“This is a wake-up call to the Republican party”, “the Republican brand is in the toilet”, “if we were dog food, we’d be taken off the market”.
Now, come on boys and gals, say what’s really on your mind. The wails of anguish coming thick and fast today are a reaction to the GOP’s loss in a Congressional special election (ie, by-election), this time in the Mississippi first district, which voted 62% for George Bush in 2004, but has just turfed out the Republican representative Roger Whicker, giving the Democrat contender a 54-46 victory. There are no excuses the Republicans can offer for this one – the state is solidly conservative, and the district did not change hands in the 2006 wipe-out, while the candidate was a local mayor and well-liked. The Republicans thought the seat would go close, but the degree of the swing still comes as a shock, the third in a row.
On these projections the Republicans would lose another 30-40 seats in the 435 seat Congress House of Representatives, thus putting them about 70 seats behind, and effectively a decade away from even having a shot at regaining the House.
Wake up call, wake up call – it’s more like a snooze button they keep hitting, hoping for those last ten minutes of slumbrous dreaming involving Heide Klum and an oil slick, with thre-…I mean slumbrous dreaming involving a sudden return to mass popularity.
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What’s really terrifying them is that Republican candidate Greg Davis’s candidacy relied heavily on tying his opponent to Barack Obama, whose reverend problems, elitism problems and general fey weeniness in bowling alleys etc featured heavily in the Right’s campaign. That the electorate wasn’t buying it doesn’t necessarily indicate they will vote for Obama – people split their votes more often than they take the party ticket, especially – but it does indicate that a Pavlovian scare campaign ain’t gonna work.
But of course the Republicans have nothing to run on, not even fumes. The Mississippi first district is in the north of the state, and takes in areas that are suburbs – or ex-urbs – of Memphis in Tennessee. When you have to spend two hours or more a day commuting, the gas prices are effectively ten free ads a week attacking the ruling government. Every roadside petrol station price board is a standing condemnation of the government’s seeming paralysis and lassitude over past years.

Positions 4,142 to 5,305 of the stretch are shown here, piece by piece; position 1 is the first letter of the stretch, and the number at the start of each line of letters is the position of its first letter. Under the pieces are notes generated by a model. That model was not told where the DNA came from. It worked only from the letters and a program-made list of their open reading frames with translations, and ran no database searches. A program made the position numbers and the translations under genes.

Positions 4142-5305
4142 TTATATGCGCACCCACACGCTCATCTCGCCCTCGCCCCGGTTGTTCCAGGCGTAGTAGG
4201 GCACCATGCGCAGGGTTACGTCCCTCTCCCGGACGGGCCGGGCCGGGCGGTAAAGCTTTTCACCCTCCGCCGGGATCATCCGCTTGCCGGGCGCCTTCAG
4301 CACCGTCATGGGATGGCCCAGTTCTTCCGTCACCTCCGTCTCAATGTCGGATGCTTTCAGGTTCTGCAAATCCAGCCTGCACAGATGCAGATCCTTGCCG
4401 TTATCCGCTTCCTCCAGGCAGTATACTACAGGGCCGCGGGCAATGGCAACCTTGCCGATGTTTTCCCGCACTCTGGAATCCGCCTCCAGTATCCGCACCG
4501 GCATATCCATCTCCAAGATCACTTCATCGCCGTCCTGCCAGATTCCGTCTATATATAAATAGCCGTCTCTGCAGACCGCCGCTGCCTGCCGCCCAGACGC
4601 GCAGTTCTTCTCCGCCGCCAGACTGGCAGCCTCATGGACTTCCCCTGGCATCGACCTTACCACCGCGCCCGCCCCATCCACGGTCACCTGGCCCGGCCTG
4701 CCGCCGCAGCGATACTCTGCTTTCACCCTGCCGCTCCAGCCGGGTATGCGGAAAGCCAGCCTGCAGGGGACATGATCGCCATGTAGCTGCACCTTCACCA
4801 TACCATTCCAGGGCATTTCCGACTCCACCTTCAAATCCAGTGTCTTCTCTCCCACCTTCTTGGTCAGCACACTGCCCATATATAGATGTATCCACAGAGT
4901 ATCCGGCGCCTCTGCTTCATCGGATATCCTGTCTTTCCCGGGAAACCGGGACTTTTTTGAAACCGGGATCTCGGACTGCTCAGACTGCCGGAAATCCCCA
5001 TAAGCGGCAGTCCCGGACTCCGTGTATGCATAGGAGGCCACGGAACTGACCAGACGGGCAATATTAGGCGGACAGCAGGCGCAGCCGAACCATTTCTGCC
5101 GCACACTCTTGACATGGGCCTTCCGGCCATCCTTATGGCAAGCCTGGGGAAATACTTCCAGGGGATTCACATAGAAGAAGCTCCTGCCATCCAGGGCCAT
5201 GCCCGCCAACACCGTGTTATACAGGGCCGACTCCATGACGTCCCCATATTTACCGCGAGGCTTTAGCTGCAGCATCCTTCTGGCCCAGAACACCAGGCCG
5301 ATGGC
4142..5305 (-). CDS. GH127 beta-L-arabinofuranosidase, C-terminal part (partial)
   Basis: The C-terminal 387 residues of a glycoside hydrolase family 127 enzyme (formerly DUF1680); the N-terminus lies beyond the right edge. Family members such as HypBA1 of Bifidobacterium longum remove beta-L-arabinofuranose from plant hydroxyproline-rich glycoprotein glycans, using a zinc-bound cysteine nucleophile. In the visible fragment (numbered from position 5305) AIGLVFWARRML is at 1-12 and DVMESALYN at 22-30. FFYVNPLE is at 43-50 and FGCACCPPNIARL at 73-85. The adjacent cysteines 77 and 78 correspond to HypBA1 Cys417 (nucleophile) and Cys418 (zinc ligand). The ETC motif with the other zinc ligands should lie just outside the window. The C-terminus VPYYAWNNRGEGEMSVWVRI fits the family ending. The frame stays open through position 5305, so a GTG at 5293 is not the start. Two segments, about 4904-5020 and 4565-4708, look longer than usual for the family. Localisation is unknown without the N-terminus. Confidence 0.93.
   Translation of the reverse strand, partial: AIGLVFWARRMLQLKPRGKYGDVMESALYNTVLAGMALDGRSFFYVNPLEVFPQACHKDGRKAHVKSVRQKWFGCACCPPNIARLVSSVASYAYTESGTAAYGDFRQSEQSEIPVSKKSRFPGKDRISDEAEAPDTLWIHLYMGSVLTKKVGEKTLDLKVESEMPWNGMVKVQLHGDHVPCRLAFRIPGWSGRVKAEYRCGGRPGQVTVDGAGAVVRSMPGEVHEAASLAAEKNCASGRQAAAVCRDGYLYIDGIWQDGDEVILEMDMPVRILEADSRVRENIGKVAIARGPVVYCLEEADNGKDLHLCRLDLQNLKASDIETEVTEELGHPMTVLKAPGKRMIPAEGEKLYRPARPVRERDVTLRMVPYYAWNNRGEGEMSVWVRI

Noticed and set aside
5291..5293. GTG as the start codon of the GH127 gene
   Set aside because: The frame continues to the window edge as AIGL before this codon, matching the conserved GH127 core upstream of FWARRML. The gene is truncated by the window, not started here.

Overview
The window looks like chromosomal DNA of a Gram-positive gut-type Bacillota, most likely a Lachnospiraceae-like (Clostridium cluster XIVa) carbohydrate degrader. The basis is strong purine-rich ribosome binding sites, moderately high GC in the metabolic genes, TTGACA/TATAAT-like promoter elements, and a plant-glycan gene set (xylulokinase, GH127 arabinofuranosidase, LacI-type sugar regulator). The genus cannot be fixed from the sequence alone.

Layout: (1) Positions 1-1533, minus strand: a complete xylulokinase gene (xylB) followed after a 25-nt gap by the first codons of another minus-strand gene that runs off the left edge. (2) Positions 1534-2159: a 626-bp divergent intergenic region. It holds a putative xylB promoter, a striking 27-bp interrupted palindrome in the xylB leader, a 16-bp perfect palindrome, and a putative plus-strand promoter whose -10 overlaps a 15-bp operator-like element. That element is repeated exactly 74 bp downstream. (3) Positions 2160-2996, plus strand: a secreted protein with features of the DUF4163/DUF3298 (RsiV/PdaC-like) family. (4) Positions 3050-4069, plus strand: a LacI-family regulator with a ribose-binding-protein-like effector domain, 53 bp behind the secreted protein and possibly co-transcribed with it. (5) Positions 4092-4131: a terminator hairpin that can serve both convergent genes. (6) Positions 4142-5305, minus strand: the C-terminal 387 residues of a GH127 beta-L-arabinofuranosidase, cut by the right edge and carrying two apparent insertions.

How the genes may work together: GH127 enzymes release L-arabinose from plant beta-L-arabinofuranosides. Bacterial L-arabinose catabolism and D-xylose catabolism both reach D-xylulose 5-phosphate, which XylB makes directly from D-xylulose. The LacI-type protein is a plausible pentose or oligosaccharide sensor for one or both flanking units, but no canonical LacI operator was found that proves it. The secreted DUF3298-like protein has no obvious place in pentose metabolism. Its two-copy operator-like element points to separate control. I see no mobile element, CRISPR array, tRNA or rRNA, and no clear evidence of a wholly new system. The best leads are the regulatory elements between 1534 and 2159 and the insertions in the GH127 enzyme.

McCain’s gas tax holiday suggestion was meant to address that, without getting into the tricky issue of actual change, structural transformation and so on. But every poll indicates that the approach backfired magnificently, not only for McCain but for Hillary, who endorsed them in the lead up to Indiana. Her pyrrhic victory there suggests that the appeal of the suggestion was zero, and may even have been counterproductive, communicating frivolity and lack of seriousness.
The duration of the gas tax rise and the remorseless upward creep of prices has made people well aware that a structural change is underway. Together with widespread public concern over climate change, people’s minds have been concentrated, cutting through even the usual American reflex optimistic bullsh-t.
With 81% of the population believing the country’s going in the wrong direction, and at least half of the people who voted for Bush no longer supporting him, the one thing the electorate is looking for is someone to take charge.
Such a situation may mean that there is far more fluidity in the expressed support for the three candidates left in the race, than they would otherwise indicate. The Republicans couldn’t believe their luck when the Reverend Wright tapes and the San Francisco “elitism” tape turned up – but paradoxically while that may steer Democratic voters Hillary’s way, it may in the end have less of an impact in the general contest when the fate of the country is at stake, and McCain continues to give off the vibe that only a few tweaks and fixes in the general programme are required.
Just in case it isn’t, however, John Edwards has finally stepped in to endorse Obama, citing concerns that some of the thoughts expressed in West Virginia by those who wouldn’t vote Obama if he had his own porch and fiddle — and Michelle was his sister — was an indication that the party was being irrevocably split. Since Edwards won 7% of the West Virginia vote without even being a candidate, the endorsement counts for something, but it would be easy to exaggerate it. Hillary has taken most of his schtick and all of his policies, and Edwards is not a charismatic leader of Southern whites – so it’s hard to know whether anyone’s going to come across with him.
Edwards is no big deal for the Republicans. Their real worry might be that, not only are their attacks not working as well as they hoped, but they have no new ones left in their locker, leaving them with the invidious choice of throwing a bunch of stale scandals at Obama or – gasp! – fighting him on the issues.
The issues? Less a dream extended by the snooze button than a nightmare from which the Republicans are desperately trying to wake…